Letters Farai Chideya reads listener e-mails and other messages about recent reports heard on the show.



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Farai Chideya reads listener e-mails and other messages about recent reports heard on the show.

ED GORDON, host:

Every Thursday we give you a voice on the show. NPR's Farai Chideya has some of your feedback and comments about the program.

FARAI CHIDEYA reporting:

The debate over immigration generated a number of responses from our listeners. Akua Speeks(ph) of Ohio has problems with the way the debate has been framed thus far. She writes, “I am sick and tired of hearing people say illegal immigrants are only taking jobs that blacks won't take. Employers don't want to pay minimum wage and/or benefits and oftentimes blacks can't get hired. A young man I know got in a fight, was convicted of a felony, did his time, went to college, graduated with a 3.8 GPA and the best job he can get is cleaning buildings for $120 a week. Hotels and construction sites will employ illegal immigrants, but won't hire him. It's often a little more than what is on the surface.”

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CHIDEYA: Robert Wells of Detroit, Michigan, also e-mailed us and thinks our coverage of the issue has been off the mark. The real issue, he writes, is one of law enforcement. “I must say, the NEWS AND NOTES program and its coverage of the illegal immigration issue has completely missed the point,” he writes. “Earl Ofari Hutchinson, and others on your show, have framed illegal immigration as a concern to black Americans, because illegals are competing with blacks for jobs and/or other resources. Although the resource issue is real, the illegal immigration issue is far more basic than that.

The fact that people, whether they be Hispanic or not, have willingly and knowingly crossed America's borders illegally is the issue. Breaking the laws of this nation is not a civil rights issue or a human rights issue: It is a law enforcement issue. I think it insults the civil rights legacy to frame illegal immigration as a civil or human rights issue. And I feel it reasonable to believe that black Americans see this issue for what it really is.”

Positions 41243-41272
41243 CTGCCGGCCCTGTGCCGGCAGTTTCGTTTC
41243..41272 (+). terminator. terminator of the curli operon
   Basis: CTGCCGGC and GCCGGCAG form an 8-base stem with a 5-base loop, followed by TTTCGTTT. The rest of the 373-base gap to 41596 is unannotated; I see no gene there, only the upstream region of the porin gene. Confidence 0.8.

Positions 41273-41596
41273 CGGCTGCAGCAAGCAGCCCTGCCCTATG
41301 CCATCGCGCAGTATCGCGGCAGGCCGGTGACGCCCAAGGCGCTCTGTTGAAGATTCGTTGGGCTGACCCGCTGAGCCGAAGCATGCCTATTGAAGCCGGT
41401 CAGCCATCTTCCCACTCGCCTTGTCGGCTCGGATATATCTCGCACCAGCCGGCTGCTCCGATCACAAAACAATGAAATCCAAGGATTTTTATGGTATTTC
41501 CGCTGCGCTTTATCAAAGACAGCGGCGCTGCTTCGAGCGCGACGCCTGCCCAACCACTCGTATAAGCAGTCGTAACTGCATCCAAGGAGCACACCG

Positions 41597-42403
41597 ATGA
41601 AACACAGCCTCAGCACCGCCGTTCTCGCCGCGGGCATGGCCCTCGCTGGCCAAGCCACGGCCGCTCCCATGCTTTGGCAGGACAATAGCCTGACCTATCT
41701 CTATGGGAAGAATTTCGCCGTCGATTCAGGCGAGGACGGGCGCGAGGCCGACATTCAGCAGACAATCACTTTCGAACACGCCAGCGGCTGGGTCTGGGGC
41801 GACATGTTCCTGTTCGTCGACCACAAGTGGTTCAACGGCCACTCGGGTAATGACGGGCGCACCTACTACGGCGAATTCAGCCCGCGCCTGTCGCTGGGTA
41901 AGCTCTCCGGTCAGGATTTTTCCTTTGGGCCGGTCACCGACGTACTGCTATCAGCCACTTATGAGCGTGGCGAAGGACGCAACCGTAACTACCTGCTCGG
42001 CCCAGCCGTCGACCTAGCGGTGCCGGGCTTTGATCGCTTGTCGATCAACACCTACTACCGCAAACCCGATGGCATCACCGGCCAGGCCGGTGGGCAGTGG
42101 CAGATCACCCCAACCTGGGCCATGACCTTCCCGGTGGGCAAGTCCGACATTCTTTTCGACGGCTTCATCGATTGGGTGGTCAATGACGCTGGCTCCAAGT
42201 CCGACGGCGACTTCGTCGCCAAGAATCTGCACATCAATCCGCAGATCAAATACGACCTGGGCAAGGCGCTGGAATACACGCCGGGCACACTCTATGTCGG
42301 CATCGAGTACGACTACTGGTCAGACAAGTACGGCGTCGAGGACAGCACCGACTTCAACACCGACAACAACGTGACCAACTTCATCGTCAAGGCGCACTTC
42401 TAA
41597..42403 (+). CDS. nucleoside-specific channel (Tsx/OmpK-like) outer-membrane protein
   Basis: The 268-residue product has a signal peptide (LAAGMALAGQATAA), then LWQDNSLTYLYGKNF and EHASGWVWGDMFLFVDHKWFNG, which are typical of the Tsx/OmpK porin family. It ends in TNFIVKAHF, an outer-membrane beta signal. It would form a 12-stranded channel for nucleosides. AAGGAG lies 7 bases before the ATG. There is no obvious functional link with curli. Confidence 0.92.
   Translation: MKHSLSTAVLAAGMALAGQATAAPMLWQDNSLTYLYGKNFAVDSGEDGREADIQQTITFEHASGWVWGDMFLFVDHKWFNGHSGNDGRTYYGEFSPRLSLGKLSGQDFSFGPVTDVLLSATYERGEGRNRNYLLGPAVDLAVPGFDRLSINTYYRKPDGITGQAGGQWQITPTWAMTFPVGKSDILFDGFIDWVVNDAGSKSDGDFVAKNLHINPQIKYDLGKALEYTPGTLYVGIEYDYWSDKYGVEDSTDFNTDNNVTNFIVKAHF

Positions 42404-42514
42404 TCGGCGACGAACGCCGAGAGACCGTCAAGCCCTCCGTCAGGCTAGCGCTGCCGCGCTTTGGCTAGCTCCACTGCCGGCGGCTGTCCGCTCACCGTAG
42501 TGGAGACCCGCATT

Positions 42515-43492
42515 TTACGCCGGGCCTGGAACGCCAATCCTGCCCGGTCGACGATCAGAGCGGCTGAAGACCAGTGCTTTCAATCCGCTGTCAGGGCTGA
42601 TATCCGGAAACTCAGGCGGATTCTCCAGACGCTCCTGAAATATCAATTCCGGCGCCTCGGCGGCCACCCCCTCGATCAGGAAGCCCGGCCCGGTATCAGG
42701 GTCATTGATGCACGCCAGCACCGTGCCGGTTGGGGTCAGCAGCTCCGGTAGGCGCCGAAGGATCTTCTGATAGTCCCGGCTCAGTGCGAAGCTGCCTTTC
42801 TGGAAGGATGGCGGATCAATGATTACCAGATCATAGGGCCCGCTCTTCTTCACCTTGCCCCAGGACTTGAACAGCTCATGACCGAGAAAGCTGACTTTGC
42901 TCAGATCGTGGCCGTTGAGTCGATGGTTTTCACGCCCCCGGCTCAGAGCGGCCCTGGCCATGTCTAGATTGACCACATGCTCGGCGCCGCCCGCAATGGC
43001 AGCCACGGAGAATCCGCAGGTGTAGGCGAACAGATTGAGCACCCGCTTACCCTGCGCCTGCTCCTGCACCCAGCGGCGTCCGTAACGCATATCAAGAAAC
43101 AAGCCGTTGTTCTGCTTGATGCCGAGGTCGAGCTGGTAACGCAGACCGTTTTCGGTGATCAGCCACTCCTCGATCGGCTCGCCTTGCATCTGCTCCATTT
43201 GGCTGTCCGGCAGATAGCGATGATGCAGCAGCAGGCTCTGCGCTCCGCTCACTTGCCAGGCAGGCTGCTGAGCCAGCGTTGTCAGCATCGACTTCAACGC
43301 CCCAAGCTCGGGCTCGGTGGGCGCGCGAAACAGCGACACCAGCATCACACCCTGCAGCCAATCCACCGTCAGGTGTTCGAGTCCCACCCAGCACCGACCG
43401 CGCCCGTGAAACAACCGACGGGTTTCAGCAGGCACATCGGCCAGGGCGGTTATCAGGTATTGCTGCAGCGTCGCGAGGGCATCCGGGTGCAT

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CHIDEYA: The recent controversy over Georgia Congresswoman Cynthia McKinney's run in with a Capitol Hill police officer prompted Washington, D.C., resident, Walt Miller, to write to us.

“Representative McKinney was not displaying the proper credentials. The guard may not have known her. The guard may have been new or he may have been an FBI reject. If he attempts to stop an unidentified woman, without the proper credentials displayed as required, he is doing the job, not assaulting a VIP. Ms. McKinney has made a career out of her angry black woman persona, does that give her the right to physically strike the guard? How much of her self-righteous indignation is ego driven? As in that age-old question, do you know who I am?

While it might be ideal that the guards know all of the members and their key staffers by sight, I doubt if that is a job requisite. That is why there is an ID procedure in place.” He ends, “There are hundreds of issues that deserve scrutiny from a racial perspective, turning Representative McKinney's lapse in judgment into a racial incident is a waste of assets.”

We spoke with Congresswoman McKinney on the show this week, you can hear that interview and her take on the story at our Web site, NPR.org.

We appreciate all of your comments, good or bad. We want to hear from you, so please keep your responses coming. You can call us at 202-408-3330; that's 202-408-3330. Or you can e-mail us. Log on to NPR.ORG and click on contact us, and please be sure to tell us where you're writing from and how to pronounce your name.

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GORDON: That was NPR's Farai Chideya.

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